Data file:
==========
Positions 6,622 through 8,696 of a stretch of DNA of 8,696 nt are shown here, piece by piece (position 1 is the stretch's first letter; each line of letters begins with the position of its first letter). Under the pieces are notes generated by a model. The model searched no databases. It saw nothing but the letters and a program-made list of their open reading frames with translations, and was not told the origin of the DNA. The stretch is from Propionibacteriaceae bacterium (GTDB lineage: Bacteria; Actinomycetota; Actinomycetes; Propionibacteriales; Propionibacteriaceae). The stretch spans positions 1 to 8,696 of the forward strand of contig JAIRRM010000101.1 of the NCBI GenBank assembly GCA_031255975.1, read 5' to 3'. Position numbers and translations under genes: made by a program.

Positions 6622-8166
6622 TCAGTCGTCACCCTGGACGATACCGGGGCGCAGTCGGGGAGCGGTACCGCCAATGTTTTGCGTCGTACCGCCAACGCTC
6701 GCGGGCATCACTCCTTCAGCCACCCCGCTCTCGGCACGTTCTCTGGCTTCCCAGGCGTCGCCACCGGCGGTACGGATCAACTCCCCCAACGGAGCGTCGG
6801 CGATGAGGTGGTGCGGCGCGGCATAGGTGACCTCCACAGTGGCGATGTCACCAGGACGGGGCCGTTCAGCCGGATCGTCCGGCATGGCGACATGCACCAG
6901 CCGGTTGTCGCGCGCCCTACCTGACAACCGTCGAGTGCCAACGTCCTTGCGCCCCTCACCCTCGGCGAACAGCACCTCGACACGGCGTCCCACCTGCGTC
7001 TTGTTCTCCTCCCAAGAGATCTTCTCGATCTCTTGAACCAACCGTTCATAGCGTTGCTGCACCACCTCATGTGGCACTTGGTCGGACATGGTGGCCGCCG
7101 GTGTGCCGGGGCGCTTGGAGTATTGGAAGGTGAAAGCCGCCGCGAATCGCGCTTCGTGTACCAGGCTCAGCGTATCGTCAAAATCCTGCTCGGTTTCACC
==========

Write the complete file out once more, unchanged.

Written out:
Positions 6,622 through 8,696 of a stretch of DNA of 8,696 nt are shown here, piece by piece (position 1 is the stretch's first letter; each line of letters begins with the position of its first letter). Under the pieces are notes generated by a model. The model searched no databases. It saw nothing but the letters and a program-made list of their open reading frames with translations, and was not told the origin of the DNA. The stretch is from Propionibacteriaceae bacterium (GTDB lineage: Bacteria; Actinomycetota; Actinomycetes; Propionibacteriales; Propionibacteriaceae). The stretch spans positions 1 to 8,696 of the forward strand of contig JAIRRM010000101.1 of the NCBI GenBank assembly GCA_031255975.1, read 5' to 3'. Position numbers and translations under genes: made by a program.

Positions 6622-8166
6622 TCAGTCGTCACCCTGGACGATACCGGGGCGCAGTCGGGGAGCGGTACCGCCAATGTTTTGCGTCGTACCGCCAACGCTC
6701 GCGGGCATCACTCCTTCAGCCACCCCGCTCTCGGCACGTTCTCTGGCTTCCCAGGCGTCGCCACCGGCGGTACGGATCAACTCCCCCAACGGAGCGTCGG
6801 CGATGAGGTGGTGCGGCGCGGCATAGGTGACCTCCACAGTGGCGATGTCACCAGGACGGGGCCGTTCAGCCGGATCGTCCGGCATGGCGACATGCACCAG
6901 CCGGTTGTCGCGCGCCCTACCTGACAACCGTCGAGTGCCAACGTCCTTGCGCCCCTCACCCTCGGCGAACAGCACCTCGACACGGCGTCCCACCTGCGTC
7001 TTGTTCTCCTCCCAAGAGATCTTCTCGATCTCTTGAACCAACCGTTCATAGCGTTGCTGCACCACCTCATGTGGCACTTGGTCGGACATGGTGGCCGCCG
7101 GTGTGCCGGGGCGCTTGGAGTATTGGAAGGTGAAAGCCGCCGCGAATCGCGCTTCGTGTACCAGGCTCAGCGTATCGTCAAAATCCTGCTCGGTTTCACC